GUILTY: What’s Next for Enrique Arochi

COLLIN COUNTY -- After two long years, the mystery of what happened to Christina Morris seems to be solved. Enrique Arochi, the man last seen with the missing woman, was convicted of aggravated kidnapping.

The verdict came as visible relief to Morris' family.  Her mother, Joni McElroy, sobbed in the courtroom before pumping her fist walking down the courthouse steps.

"We can breathe," said Anna Morris, Christina's stepmom. "I feel like the right thing happened."

But it's not the end of the story.

"It's far from over. Christina's still missing," Morris added.

The mystery of where Christina is remains, and so does the question of what's next for Enrique Arochi.

But could those questions be linked?  Say Arochi did finally give up a location, could he use that information to land a lighter sentence?

We asked Dallas appellate attorney Chad Ruback for some insight.

"In theory, he could negotiate based on some information he has," Ruback told NewsFix.  "However, I don't see that happening. He's steadfastly proclaimed his innocence for over two years now.  All of a sudden, now that he's been convicted, is he going to turn around and say, 'You guys are right, I've been lying for the last two years, I did it'?  I don't think that's going to happen."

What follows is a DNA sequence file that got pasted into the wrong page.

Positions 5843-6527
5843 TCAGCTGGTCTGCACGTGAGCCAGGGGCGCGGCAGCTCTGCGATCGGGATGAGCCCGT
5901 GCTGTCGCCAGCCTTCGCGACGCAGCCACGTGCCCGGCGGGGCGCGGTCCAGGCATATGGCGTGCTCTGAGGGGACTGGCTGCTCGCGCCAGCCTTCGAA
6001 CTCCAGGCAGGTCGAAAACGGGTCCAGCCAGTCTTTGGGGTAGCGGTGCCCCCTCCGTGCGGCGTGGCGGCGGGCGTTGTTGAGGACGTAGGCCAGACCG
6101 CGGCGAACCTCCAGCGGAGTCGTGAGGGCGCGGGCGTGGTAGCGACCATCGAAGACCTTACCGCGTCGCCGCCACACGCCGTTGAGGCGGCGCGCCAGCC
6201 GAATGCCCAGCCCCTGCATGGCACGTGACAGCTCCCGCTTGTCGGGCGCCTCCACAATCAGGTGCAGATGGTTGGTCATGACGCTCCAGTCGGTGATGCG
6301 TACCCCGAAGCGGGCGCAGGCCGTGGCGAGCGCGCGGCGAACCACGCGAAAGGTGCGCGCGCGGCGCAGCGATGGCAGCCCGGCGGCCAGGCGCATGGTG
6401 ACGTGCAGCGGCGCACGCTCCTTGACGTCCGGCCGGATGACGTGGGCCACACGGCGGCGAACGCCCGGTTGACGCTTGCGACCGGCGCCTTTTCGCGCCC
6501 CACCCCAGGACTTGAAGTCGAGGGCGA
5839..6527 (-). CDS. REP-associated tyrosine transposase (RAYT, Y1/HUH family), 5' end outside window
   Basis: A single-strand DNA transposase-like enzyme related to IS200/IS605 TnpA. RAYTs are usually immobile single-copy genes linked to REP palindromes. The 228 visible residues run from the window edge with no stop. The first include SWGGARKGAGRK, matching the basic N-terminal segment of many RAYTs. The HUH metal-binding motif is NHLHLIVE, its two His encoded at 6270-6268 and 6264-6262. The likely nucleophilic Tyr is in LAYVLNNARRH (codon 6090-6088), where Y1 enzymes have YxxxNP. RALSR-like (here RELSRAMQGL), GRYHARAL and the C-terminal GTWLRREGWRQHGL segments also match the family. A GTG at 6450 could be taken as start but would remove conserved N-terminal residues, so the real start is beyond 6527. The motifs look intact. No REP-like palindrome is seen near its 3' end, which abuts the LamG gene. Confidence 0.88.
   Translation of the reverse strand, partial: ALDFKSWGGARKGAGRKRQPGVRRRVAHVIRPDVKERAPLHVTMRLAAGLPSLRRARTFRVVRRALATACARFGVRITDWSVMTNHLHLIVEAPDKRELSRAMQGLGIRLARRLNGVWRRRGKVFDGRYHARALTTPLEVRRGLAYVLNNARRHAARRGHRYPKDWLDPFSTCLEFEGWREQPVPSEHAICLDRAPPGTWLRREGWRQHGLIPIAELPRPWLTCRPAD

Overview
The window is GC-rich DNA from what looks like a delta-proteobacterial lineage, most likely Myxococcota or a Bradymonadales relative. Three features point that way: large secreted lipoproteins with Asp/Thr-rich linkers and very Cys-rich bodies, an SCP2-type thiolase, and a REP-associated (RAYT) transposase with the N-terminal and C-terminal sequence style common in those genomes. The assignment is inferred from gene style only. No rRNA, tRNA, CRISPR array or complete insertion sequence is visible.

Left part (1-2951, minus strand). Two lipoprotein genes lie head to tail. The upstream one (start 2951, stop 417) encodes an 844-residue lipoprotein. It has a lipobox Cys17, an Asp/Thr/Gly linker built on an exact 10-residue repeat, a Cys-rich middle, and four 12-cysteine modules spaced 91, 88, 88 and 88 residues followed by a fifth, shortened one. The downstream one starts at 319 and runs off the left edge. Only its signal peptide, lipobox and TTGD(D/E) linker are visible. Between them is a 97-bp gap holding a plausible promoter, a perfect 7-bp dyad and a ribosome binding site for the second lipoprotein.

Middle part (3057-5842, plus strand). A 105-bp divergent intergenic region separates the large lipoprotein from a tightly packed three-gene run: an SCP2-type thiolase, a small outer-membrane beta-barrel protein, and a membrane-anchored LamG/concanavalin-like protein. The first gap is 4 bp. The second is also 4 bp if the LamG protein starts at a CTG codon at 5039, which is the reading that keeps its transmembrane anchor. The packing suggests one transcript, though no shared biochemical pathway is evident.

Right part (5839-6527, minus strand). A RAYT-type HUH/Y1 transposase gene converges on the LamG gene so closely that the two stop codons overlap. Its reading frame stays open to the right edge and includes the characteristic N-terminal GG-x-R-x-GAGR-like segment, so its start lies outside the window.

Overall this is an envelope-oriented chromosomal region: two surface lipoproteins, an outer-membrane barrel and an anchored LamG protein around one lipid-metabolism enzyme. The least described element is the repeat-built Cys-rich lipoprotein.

Ruback says that would hurt Arochi's chances of appealing his conviction, which he's likely to do if the sentence is harsh.

But a harsh sentence and no Christina is his best bet at keeping his charges at just kidnapping.

"On the other hand, if he gets a lesser sentence - just a few years - from the jury, I think they're going to be looking to find a way to bring a murder charge at some point in the future," Ruback said.

Talk about a rock and a hard place.

But not as hard as the place Christina's family has spent the last two years.  Here's hoping they get the answers they're looking for.

The sentencing phase for Arochi starts Monday morning.